Sense Of Time In Mrs. Dalloway By Virginia Woolf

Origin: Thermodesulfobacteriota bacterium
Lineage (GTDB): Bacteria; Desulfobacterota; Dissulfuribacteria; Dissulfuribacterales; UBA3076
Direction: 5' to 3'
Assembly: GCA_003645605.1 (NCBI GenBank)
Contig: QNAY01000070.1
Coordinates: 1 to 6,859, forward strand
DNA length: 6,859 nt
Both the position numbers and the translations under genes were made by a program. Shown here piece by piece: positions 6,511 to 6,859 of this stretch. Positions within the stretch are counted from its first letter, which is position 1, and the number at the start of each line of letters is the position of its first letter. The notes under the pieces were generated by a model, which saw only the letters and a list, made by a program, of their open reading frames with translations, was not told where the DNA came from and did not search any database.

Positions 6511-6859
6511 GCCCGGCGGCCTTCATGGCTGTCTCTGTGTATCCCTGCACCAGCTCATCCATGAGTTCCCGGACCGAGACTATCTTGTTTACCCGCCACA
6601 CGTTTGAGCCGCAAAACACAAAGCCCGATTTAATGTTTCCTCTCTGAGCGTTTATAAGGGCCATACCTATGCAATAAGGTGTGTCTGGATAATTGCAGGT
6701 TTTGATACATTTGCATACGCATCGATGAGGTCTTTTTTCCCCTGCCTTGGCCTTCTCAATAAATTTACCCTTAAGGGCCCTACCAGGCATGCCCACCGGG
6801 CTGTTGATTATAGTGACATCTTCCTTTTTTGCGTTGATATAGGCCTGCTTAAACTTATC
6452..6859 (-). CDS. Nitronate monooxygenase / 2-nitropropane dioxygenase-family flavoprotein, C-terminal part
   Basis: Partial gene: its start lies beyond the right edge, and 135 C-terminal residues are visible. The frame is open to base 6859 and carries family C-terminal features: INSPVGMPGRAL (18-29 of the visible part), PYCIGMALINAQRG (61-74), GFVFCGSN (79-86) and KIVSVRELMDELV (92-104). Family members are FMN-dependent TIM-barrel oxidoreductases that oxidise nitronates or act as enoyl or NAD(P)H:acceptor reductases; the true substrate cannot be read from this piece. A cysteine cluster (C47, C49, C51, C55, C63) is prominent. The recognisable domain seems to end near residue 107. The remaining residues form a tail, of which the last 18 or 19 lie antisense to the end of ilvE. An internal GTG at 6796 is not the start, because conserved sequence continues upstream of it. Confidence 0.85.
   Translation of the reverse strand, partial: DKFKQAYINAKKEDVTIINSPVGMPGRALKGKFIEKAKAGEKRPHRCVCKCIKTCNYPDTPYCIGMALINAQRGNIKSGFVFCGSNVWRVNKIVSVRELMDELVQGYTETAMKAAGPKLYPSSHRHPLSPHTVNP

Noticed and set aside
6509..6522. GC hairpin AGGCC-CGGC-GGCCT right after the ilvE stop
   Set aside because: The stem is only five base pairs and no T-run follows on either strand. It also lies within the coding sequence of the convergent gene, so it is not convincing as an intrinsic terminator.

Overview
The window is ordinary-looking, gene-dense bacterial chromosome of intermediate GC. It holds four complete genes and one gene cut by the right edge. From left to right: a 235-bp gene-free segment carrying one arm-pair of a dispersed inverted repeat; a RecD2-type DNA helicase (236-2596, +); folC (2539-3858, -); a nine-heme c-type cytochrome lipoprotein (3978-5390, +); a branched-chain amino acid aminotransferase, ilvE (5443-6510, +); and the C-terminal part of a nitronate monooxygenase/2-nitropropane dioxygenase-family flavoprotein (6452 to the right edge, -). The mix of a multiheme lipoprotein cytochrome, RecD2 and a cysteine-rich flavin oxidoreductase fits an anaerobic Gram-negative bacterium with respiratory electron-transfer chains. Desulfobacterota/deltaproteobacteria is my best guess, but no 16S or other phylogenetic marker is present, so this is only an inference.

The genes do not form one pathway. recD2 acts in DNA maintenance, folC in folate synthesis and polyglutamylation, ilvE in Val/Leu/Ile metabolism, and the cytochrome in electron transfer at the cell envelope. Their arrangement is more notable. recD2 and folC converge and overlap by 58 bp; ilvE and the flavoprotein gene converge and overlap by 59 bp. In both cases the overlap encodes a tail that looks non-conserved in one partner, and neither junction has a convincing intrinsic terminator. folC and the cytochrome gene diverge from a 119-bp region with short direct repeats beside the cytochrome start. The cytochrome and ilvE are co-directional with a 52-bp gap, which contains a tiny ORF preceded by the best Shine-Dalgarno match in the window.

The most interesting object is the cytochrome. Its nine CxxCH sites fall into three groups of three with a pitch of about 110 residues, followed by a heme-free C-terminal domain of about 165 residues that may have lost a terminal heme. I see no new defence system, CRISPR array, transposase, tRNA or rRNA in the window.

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Mrs. Dalloway by Virginia Woolf depicts a day of a high-society women running errands in preparation for an evening party, in companion with Septimus Warren Smith, a veteran of the First World War, who is suffering from shell shock. The novella embraces a Bergsonian sense of time through the distinction Woolf makes between time on the clock and time in the mind, which directly correlates to Bergson 's notion of temps and duree. Woolf’s predominant concern with time is firstly delineated through the time on the clock, or temps. In the novella, temps not only act as a source of disturbance to Clarissa, but also account for Septimus’ death. By using the clock symbol, Woolf draws a discrepancy between the clock-time, temps and the mind-time, or duree. “The recurrent strokes of Big Ben, representing fictional time, and by the stream-of-consciousness techniques and images of fluidity, representing the character 's psychological time" (Vieira 9). Temps constantly disturbs Clarissa from undergoing her duree with the sounds of Big Ben, leaving her with great agitation. “The sound of Big Ben flooded Clarissa’s drawing room, where she sat, ever so annoyed, at her writing-table; worried; annoyed.” (p.96). As for the ill-fated veteran Septimus Warren Smith, temps “offers little hope” (Sparknotes). Septimus ostensibly cannot overcome the death of his fellow comrade – Evan in the past, which makes him “plagued by feelings of numbness, hallucinations of his friend’s death” (Sparknotes).
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